In his house at R’lyeh dead Cthulhu waits dreaming.
Thus chanted the members of an obscure cult to the pulsing beat of a blood-fueled, orgiastic ritual, so we’re told by Inspector Legrasse of the New Orleans police department, witness to the chilling event. Or, if you prefer, so H.P. Lovecraft wrote in his famous piece of weird fiction, “The Call of Cthulhu.”
Lovecraft was a master of interweaving real world facts into his stories, blurring the line between fact and fiction, thus planting a tiny seed of doubt in the minds of his readers. Could this all be true? Might the sunken city of R’lyeh really be found in the depths of the Pacific Ocean? Could Cthulhu lie waiting among its bizarre cyclopean architecture?
As above, so below
Like other tales of ancient extraterrestrial visitation, claims that aliens visited our planet in its distant past also regularly show up in Lovecraft’s stories. In “The Call of Cthulhu,” we’re told Cthulhu is one of the Old Ones, a group of powerful occult creatures that “had come from the stars” long before humans walked the earth. (Lovecraft doesn’t call them aliens — the term wasn’t yet used to refer to extraterrestrial beings in the 1920s.)
Lovecraft’s Old Ones were worshiped as gods by those few humans who knew of their existence, a worldwide cult that secretly maintained bloody rituals. Blurring the line between fact and fiction, Lovecraft deliberately compared this cult of the Old Ones with Margaret Murray’s academic treatise, The Witch-Cult in Western Europe, which alleged the secret survival of a tradition of witchcraft practices.
A central premise of modern ancient alien claims is that our ancestors mistook these impressive and befuddling beings from the stars for gods. The title of von Däniken‘s first book, Chariots of the Gods? was meant as a fancy gloss for “alien spacecraft,” but these similarities might not be enough to tie these two authors together. What if there was something a little more specific?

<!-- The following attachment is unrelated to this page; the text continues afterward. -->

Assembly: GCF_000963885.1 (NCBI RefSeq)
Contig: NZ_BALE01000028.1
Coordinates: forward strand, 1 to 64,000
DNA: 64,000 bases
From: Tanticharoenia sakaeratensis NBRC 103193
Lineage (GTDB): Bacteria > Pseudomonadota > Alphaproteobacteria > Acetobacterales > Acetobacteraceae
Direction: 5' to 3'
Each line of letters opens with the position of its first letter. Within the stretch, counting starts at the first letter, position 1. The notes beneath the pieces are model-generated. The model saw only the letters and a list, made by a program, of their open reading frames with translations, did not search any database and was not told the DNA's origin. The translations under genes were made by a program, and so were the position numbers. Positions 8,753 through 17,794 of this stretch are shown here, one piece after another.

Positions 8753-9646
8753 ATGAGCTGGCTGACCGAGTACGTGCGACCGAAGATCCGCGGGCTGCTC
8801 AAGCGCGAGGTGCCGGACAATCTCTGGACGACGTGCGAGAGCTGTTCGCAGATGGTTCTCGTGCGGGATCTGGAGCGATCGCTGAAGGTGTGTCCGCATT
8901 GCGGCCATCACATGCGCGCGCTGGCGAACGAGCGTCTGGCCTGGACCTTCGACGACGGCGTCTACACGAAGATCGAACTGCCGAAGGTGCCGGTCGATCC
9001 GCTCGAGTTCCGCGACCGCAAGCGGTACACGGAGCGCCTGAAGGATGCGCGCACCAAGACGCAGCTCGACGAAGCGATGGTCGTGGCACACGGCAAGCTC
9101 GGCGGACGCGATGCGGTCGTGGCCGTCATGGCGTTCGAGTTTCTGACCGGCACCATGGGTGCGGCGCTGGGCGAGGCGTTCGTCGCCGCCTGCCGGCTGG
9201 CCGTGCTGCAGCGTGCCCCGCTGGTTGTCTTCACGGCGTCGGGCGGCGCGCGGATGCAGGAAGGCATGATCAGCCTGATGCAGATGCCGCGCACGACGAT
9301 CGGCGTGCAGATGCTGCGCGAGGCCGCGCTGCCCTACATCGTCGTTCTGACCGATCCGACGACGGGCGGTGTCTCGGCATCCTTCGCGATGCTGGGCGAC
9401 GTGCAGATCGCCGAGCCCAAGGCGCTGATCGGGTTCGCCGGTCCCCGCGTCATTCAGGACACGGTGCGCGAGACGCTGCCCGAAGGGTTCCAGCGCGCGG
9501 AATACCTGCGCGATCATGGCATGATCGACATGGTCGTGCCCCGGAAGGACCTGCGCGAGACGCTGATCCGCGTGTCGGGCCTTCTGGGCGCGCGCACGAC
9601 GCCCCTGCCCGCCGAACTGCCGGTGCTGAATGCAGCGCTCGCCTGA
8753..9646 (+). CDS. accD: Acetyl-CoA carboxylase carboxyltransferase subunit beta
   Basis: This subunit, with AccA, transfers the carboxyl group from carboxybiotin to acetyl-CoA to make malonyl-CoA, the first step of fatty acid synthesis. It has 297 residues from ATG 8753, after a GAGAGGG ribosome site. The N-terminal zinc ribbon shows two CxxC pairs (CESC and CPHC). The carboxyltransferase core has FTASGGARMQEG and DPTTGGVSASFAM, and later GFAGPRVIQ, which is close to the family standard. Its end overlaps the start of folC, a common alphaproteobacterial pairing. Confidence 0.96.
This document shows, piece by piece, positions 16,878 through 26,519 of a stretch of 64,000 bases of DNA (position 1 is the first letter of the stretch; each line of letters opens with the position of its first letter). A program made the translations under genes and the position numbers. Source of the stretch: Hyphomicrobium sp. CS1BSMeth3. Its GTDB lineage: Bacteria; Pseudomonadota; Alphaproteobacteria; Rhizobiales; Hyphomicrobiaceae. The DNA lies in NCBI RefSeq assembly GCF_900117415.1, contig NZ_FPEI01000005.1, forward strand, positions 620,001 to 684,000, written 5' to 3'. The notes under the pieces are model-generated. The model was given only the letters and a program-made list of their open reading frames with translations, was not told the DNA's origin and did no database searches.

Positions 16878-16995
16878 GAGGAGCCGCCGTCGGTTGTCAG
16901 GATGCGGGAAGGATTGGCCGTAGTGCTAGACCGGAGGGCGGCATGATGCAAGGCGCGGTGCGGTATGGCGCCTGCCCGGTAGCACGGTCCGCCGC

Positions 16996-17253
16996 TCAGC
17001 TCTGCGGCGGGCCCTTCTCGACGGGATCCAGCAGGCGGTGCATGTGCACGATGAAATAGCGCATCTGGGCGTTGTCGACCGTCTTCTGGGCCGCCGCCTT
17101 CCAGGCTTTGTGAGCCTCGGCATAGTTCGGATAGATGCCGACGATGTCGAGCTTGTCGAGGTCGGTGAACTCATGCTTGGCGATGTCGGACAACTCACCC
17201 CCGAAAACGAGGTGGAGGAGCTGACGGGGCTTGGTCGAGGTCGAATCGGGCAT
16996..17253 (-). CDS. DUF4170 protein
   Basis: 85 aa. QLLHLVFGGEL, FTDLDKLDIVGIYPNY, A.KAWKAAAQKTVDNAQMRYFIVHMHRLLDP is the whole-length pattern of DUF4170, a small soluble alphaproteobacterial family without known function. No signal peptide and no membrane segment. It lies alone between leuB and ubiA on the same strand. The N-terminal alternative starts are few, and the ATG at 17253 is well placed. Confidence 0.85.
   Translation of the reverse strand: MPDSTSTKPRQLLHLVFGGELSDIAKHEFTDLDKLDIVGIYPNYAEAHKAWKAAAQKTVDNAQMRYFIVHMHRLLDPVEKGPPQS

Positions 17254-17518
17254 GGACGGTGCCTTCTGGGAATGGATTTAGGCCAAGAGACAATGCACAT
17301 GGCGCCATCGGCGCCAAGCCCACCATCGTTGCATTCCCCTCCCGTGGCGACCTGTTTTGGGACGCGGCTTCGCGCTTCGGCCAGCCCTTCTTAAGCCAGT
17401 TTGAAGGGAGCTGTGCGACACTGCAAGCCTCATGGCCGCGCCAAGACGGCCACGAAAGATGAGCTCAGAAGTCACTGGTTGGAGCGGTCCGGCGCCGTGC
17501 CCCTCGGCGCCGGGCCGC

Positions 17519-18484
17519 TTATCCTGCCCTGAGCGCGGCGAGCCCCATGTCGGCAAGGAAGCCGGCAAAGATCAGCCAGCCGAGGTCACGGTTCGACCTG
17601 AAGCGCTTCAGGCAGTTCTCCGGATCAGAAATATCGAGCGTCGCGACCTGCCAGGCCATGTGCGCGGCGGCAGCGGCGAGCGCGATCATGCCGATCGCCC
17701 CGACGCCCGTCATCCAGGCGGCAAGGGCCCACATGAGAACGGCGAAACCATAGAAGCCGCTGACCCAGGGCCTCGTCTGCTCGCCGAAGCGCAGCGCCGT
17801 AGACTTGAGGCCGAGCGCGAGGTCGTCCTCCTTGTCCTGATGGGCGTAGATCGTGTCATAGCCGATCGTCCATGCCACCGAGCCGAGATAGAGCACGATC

In a later work, von Däniken alleged that some of his information was coming from a Tibetan text many thousands of years old, known as The Book of Dzyan. Strangely enough, Lovecraft wrote about it, too, in his story, “The Diary of Alonzo Typer.”
I learned of The Book of Dzyan, whose first six chapters antedate the Earth, and which was old when the lords of Venus came through space in their ships to civilize our planet.
Here we are again walking back and forth between something that one person is alleging to be fiction, and another fact. In 1904, W. Scott Elliot suggested in one of his his studies of Theosophy, a set of esoteric spiritual beliefs, that beings from Venus had indeed come to civilize Earth, “the positions occupied by the divine beings from the Venus chain were naturally those of rulers, instructors in religion, and teachers of the arts.”
The Book of Dzyan is also first mentioned by a Theosophical author, Helena Blavatsky. Blavatsky published a translation and commentary of alleged stanzas from the book that described humanity’s spiritual development in Atlantis and Lemuria, with aid from spiritual forces from beyond our planet. Lovecraft was an avowed atheist, so it’s unlikely he took these theosophical claims seriously, but he nevertheless regularly included them in his stories (including “The Call of Cthulhu”) to add an air of reality to his writings on the occult.
For those who believe Blavatsky’s spiritual claims, The Book of Dzyan is a real ancient text. Unfortunately, however, no one outside of Blavatsky herself seems to have ever seen this book. Thus when von Däniken claimed to draw support for his ancient alien claims from said ancient tome, one does have to wonder where he found a copy.
The great old habits
What should we make of all these strange jumps between fact and fiction? Claims for ancient alien contact are much older then the current, eponymous television show, which is so full of misrepresentations, falsehoods, and occasional complete fabrications that as an archaeologist, I’m more dizzy than angry by the end of an episode.
Yet Ancient Aliens still sells. Why?
We’ve been entertaining ourselves with stories of ancient alien visitors for decades. That conditioning has left us with a Lovecraftian sense of confusion regarding what is fact and what is fiction. Thus, in the dark of night, we contemplate the cyclopean architecture of R’lyeh, and think maybe, just maybe, these claims are true.